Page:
Putting the law aside for a moment, it’s actually irrelevant about who is to blame in a car versus cyclist collision. The cyclist will always come out the loser. A cyclist waits for the light on Government Street in the Inner Harbour in Victoria, Sept. 25, 2021. Keeping your bike’s headlight on at all times and wearing bright clothing increases your chances of being seen by drivers, writes John Ducker. DARREN STONE, TIMES COLONIST A serious cyclist versus vehicle collision at Government and Bay streets on Monday morning last week snarled traffic for hours while police traffic analysts did their work. According to the police, the cyclist will require “significant treatment” in order to recover.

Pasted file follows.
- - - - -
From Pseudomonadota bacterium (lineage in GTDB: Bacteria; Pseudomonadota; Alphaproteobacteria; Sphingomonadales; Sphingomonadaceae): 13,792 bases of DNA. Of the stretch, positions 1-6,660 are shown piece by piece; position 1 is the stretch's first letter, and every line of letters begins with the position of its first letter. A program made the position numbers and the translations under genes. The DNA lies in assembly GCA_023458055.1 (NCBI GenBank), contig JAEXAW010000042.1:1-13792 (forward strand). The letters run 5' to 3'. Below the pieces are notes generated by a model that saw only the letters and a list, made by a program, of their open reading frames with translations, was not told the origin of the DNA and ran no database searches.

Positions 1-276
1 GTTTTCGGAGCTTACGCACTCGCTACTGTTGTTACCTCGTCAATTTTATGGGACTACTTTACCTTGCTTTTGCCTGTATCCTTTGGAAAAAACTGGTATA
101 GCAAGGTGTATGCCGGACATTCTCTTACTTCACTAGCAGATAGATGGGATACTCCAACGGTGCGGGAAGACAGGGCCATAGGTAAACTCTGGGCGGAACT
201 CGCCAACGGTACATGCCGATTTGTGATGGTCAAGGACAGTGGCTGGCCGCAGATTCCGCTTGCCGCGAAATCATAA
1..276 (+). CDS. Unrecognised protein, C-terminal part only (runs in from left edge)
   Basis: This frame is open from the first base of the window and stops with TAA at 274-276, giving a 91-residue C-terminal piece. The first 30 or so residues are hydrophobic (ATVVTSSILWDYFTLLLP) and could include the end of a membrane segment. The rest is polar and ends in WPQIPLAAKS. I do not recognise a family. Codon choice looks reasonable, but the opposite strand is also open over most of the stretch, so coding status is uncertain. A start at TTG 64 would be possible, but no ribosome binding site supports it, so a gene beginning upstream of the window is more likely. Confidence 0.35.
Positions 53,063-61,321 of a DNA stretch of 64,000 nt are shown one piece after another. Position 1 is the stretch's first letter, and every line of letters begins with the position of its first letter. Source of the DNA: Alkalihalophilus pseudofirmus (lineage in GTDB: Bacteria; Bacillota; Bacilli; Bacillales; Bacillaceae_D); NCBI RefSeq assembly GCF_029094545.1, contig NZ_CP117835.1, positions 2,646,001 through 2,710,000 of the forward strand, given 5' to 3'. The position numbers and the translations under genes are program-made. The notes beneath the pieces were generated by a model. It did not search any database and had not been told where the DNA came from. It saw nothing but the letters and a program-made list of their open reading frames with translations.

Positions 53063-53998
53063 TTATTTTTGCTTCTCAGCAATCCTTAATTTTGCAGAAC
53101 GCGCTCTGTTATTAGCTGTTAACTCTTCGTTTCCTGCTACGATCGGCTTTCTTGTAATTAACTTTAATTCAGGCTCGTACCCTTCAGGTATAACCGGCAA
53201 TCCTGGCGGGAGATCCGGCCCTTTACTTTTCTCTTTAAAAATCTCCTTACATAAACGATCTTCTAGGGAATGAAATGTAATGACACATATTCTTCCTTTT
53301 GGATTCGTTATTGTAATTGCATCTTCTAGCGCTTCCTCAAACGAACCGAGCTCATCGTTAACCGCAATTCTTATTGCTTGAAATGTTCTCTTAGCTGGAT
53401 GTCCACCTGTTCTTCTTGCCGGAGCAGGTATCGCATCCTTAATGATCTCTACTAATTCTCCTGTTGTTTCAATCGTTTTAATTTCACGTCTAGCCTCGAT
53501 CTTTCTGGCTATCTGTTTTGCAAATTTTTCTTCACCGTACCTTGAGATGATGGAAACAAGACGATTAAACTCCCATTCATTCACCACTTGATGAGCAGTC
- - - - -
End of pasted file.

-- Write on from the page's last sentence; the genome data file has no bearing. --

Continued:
Putting the law aside for a moment, it’s actually irrelevant about who is to blame in a car versus cyclist collision. The cyclist will always come out the loser. A bike is never going to be a match for an opponent whose weight is measured in tonnes.
I rode fairly consistently until my mid 30s. As a kid in Calgary, my friend and I rode for hours, often well into the night. Those night riding forays once even earned us $2 fines from the gendarmerie for not having a light.
The fear of riding is actually irrational based on collision stats. But I gave it up anyway, mainly because I stopped feeling safe out there. There weren’t that many close calls, but there were enough to change my outlook. Those close ones were enough to tell me […]
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